The event served as a meeting point for various stakeholders to meet and discuss the road map to the very promising Organics & Millets International Trade Fair 2018. Restaurants, food bloggers, social media experts, home chefs, hotel management institutes, culinary studios, everyone has a role to play to make the upcoming event a success all over again, something that was discussed in great detail at the symposium.

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A discussion in progress at The Culinary Symposium On Millets. Dignitaries from the Government of Karnataka, food bloggers, experts from the Indian hospitality industry, representatives of various restaurants from Bangalore, and producers of packaged millet-based foods were all part of the discussion.

Some of the key points discussed were:

  1. What restaurants could do to educate patrons on the importance of consuming millets and how to gain better acceptance for them.
  2. Organising millet-based cooking competitions to encourage more people to cook with millets, especially homemakers.
  3. Organising workshops at various places to teach people how to cook using millets.
  4. Involving street carts and stalls in the millet cause, and encouraging them to use more millets in their offerings.
  5. Including millets in the curriculum at hotel management institutes.
  6. Introducing healthy millet-based foods in school and college canteens, as well as hospitals.
  7. Training of the staff at hotels in how to use millets in cooking.
  8. Ensuring a steady supply of various kinds of millets to restaurant kitchens.
  9. Spreading awareness about the benefits of consuming millets, in schools and colleges.
  10. Spreading the word about millets through Instagram and other social media networks, so that the campaign can reach the younger generation.

Another reason for the organisation of this Symposium was to showcase the huge variety of foods (traditional as well as contemporary, vegetarian as well as non-vegetarian) that can be prepared using millets. These dishes were all thoughtfully conceptualised and prepared by students and chefs of MS Ramaiah University.

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SOUP: Left: Some very delicious Ragi And Tomato Soup and Right: Sorghum And Chicken Soup, both presented at the Symposium; Centre: The pretty ladies who prepared these soups

I was surely awed by the sheer variety of millet-based dishes on display! Mind = Blown! I could see the other guests at the Symposium having the same awe-struck reaction on their faces, too. Of course, how could they not?!

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SALADS: Top left: My personal favourite dish at the Symposium, a sweet-sour-salty-crunchy-spicy-nutty salad made with baked millet sprouts and a lot of nuts; Below: The millet sprouts used in the salad and another presentation of the same beautiful salad; Top right: A salad made with ragi crisps and millet sprouts; Bottom right: A salad made with fruits and assorted millets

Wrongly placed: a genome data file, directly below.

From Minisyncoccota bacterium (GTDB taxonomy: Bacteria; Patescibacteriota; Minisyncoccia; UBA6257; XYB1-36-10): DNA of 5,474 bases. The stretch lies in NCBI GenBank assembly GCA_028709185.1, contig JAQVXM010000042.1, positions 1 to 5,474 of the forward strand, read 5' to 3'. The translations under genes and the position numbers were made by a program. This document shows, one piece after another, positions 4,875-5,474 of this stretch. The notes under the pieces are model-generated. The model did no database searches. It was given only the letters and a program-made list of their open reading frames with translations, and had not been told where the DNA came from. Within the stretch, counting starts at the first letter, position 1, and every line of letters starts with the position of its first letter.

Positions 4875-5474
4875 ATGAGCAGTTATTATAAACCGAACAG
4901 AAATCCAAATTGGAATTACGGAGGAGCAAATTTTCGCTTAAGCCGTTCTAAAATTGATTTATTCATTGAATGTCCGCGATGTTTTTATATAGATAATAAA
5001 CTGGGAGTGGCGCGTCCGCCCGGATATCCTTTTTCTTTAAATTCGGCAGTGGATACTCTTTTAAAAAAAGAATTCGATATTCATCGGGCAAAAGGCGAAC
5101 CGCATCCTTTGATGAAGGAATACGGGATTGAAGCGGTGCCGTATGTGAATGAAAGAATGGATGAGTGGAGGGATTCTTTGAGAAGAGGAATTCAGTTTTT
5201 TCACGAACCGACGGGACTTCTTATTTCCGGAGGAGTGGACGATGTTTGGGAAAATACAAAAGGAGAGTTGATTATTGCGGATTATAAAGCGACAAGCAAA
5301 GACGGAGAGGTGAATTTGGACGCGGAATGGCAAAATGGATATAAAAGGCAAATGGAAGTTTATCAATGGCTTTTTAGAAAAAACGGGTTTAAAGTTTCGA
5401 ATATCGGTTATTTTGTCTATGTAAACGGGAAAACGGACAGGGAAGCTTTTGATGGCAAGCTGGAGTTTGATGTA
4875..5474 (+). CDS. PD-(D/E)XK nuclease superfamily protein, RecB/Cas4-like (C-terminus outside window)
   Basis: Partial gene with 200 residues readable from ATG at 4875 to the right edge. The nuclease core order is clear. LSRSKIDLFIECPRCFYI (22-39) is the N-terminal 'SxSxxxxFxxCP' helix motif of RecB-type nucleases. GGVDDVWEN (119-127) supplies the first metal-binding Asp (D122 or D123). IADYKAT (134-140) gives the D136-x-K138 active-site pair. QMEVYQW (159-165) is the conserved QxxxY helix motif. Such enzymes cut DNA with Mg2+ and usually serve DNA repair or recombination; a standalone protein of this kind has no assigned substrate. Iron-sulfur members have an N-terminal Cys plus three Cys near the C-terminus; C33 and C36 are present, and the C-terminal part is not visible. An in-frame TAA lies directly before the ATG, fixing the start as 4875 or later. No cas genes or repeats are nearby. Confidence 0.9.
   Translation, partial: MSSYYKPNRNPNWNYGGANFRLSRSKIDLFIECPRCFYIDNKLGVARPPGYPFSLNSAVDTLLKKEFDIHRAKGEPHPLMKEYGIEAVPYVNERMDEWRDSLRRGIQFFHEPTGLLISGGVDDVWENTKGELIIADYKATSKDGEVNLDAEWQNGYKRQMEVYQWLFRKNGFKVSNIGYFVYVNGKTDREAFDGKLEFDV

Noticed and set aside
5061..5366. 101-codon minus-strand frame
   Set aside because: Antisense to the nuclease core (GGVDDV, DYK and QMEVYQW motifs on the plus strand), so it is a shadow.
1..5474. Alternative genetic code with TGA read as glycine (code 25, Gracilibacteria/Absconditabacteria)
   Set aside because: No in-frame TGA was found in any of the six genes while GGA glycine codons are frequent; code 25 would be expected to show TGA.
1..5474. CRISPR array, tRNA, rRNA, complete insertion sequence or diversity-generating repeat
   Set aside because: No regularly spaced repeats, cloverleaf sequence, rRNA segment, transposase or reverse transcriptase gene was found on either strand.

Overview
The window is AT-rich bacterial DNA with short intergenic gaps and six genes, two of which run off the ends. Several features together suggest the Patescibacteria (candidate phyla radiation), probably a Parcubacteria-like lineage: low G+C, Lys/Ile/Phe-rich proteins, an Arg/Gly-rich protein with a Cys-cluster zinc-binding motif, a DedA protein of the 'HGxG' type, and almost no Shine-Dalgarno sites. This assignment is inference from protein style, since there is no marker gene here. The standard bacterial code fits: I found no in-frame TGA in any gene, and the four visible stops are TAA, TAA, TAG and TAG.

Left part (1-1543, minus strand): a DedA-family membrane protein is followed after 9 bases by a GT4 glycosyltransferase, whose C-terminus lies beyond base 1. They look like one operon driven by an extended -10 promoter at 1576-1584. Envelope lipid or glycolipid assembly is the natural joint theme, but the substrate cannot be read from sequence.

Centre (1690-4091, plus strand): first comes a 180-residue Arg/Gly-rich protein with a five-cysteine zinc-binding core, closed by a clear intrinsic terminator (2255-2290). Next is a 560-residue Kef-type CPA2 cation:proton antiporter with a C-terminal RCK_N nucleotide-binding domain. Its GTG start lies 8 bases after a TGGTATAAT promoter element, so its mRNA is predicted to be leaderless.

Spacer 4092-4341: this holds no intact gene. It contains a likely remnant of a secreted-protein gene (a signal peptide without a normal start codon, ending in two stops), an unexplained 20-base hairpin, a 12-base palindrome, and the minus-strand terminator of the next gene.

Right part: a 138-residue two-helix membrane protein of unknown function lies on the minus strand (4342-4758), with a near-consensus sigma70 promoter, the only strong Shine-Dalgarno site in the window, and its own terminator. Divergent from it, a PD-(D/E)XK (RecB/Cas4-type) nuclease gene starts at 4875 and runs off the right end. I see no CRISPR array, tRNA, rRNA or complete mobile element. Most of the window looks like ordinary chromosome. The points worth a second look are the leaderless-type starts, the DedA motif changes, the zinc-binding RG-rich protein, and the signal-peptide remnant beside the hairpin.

Along with the other guests, I sampled the dishes on offer – the vegetarian part of it, that is. Most of what I tried out was absolutely, finger-lickingly delicious!

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APPETISERS AND MAIN COURSE: Top left: Jowar Pasta in the making, along with jowar-based white sauce to go with it; Below: Stuffed Chicken made with millets and Kaalu Saaru, a gravy made with millets and green gram; Top right: A tasting portion of the Jowar Pasta; Bottom right: Sorghum Tacos

Drooling yet? No? 😦

Well, the desserts will make you drool for sure! Take a look at them!

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Left and centre: Jowar Jalebi in the making!; Right: The beautiful jowar jalebi served with rabdi
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Top left: Millet brownies; Below: Millet Fruit Tarts; Bottom Right: The bajra and jaggery halwa that I adored; Top: Lavang Latika made with sorghum (left) and Chocolate Millet Bars (right)

Mind you, this is just a small part of the millet feast that was on display at the Symposium – this is just for the purpose of representation; there was much more!

I hope you enjoyed the visuals! Do drop in a note, through the comments, to tell me what you thought of this post and the pics.

May this inspire all of us to do more with millets in the days to come! And, oh, don’t miss visiting the Organics & Millets International Trade Fair 2018!